A study on discrimination against minorities and women before entering the workplace found that university professors were more responsive to letters of appeal from white males than any other ethnic or gender group.
One email was sent to each of the 6,500 chosen professors in 89 different disciplines at the top 259 schools from a fictitious student from out of town. The student was requesting a meeting with the professor; information about the professor’s doctoral program; and an inquiry as to whether the professor would be available to provide guidance to the student.
The email was written in perfect English and the only variation between all the letters was the name of the fictionalized student. Each name was chosen to represent a certain minority group and both male and female names were used.
While plugging in the obvious fact that some of the professors to whom they sent emails would be unavailable or unresponsive, the study’s designers were sure that the “average” response would be consistent, regardless of race or gender. The only reason they would not be consistent would be because:
… professors were deciding (consciously or not) which students to help on the basis of their race and gender.
The results of the paper, published in the professional journal Psychological Science, showed favorable overall results. An impressive 67%of the professors responded and 59% agreed to meet with the student.
In a second paper, they wrote that their analysis of the response rates actually did correlate with the students perceived race and gender. The bias appeared in three ways. The professors were:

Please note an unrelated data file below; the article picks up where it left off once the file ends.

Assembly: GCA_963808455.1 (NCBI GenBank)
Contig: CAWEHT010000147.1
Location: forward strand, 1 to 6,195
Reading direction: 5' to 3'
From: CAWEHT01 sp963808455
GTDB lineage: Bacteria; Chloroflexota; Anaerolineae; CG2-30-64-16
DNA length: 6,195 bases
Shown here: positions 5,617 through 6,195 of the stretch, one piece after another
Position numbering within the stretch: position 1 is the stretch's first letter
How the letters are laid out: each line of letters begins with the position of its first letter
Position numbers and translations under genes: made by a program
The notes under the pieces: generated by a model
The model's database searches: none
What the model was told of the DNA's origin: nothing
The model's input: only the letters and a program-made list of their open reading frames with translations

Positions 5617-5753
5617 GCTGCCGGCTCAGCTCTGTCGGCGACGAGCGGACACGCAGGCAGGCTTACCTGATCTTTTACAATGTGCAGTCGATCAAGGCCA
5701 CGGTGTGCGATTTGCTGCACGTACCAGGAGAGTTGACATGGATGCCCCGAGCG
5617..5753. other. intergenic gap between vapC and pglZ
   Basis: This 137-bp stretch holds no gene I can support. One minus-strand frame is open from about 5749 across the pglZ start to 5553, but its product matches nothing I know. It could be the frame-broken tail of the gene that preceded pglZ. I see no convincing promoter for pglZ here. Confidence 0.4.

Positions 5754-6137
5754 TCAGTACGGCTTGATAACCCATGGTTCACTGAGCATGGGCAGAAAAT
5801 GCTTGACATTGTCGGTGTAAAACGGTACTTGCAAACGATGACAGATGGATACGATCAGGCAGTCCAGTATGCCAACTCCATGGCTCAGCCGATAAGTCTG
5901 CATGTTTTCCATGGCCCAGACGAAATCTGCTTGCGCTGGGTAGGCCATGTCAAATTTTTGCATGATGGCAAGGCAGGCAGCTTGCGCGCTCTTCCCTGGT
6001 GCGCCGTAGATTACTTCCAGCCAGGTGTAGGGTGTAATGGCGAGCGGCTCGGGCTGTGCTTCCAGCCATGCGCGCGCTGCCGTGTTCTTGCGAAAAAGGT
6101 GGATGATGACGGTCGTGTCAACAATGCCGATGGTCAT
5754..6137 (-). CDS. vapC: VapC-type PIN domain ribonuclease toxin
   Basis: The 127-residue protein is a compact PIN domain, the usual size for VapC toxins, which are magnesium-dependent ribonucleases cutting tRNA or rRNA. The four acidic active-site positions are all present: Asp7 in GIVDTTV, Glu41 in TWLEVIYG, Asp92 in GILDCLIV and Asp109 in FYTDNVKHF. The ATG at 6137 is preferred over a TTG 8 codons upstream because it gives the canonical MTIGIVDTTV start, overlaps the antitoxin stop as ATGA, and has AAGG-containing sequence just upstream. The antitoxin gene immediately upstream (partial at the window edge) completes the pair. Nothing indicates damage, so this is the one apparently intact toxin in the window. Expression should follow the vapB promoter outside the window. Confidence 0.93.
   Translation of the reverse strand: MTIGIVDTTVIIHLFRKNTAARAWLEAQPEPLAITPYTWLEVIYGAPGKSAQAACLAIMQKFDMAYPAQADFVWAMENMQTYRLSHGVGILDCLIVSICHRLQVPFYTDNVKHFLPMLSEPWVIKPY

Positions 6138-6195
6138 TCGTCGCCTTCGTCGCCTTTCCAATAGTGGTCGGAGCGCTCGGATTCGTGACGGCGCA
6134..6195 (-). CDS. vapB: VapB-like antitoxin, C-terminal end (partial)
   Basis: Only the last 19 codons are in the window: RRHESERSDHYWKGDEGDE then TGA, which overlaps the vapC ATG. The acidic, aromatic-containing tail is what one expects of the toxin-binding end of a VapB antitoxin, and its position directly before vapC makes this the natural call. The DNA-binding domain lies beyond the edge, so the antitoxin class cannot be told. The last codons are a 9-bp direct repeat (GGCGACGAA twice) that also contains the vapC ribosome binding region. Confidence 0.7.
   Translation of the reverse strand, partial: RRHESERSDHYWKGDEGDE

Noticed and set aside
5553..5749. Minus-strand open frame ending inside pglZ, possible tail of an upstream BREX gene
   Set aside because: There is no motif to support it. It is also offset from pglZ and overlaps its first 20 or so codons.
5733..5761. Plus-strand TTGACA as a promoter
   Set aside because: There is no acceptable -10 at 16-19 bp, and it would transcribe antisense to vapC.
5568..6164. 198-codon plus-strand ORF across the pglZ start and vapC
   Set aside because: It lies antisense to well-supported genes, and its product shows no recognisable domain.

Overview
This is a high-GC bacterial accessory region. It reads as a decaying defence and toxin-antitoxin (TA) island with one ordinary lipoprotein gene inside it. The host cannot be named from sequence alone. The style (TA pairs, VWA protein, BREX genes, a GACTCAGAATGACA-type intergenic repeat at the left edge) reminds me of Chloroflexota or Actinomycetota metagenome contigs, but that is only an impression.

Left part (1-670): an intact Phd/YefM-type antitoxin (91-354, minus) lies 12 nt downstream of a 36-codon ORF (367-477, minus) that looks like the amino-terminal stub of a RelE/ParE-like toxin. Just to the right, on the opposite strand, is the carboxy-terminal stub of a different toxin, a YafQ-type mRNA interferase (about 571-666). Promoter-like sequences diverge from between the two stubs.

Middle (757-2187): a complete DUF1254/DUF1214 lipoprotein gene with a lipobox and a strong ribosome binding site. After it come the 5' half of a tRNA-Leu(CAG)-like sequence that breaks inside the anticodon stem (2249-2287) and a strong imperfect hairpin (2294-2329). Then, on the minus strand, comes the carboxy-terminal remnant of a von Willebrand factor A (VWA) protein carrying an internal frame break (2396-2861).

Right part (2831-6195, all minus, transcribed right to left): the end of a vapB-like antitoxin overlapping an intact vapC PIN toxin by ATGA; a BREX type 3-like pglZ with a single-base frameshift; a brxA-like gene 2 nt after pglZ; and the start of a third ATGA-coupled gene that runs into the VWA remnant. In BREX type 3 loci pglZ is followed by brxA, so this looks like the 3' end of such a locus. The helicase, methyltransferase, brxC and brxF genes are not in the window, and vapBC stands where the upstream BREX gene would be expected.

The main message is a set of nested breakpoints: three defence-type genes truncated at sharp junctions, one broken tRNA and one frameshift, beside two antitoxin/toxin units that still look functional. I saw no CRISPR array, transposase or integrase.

- more responsive to white males than any of the other gender and ethnicity across all disciplines and types of universities
- severely biased if they were part of a highly paid faculty or were professors at private universities
- more apparently biased if they were in the business discipline than in any other subject area
Some people believe that women and minorities have certain advantages based on their minority status. Not true, according to this experiment. For example, many think that Asians get an unfair advantage because of the stereotypical label that all Asians are academic achievers. But, in this study, the fictional Chinese students were discriminated against most of all. In only one case was this not true. When Chinese students wrote to Chinese professors, there was a greater response. The fictitious student who was:
- reaching out to the same race
- reaching out to the same gender
- reaching out to a discipline with a greater representation of the same gender or minority
- playing the minority “affirmative action” card
- reaching out to a discipline that has a greater number of whatever the race or gender of the applicant
all contained elements of bias. In fact, all the hidden advantages that many think are in place, seemed not to be.
The authors of these papers do not think that professors, or Americans, in general, are intentional in their discrimination against women and minorities. They do say that we all have work to do in this area.
The authors of this study included Katherine Milkman, an Assistant Professor at the Wharton School, University of Pennsylvania, in the Operations and Information Management Department. The focuses of her studies include the way that people “systematically deviate from making optimal choices”.
Modupe Akinolais a Harvard Business School graduate. After using her entrepreneurial talents to open a non-profit in Ghana for children’s literacy and care, she returned to Harvard and received her Ph.D. in Organizational Behavior. She is now an Assistant Professor at Columbia Business School.
Dolly Chughis an Assistant Professor of Management and Organizations at the New York University Stern School of Business. She is interested in “the quality of decision-making with ethical import”. She is also an active advocate in the education reform movement and contributes to leadership training for the KIPP Charter School Network.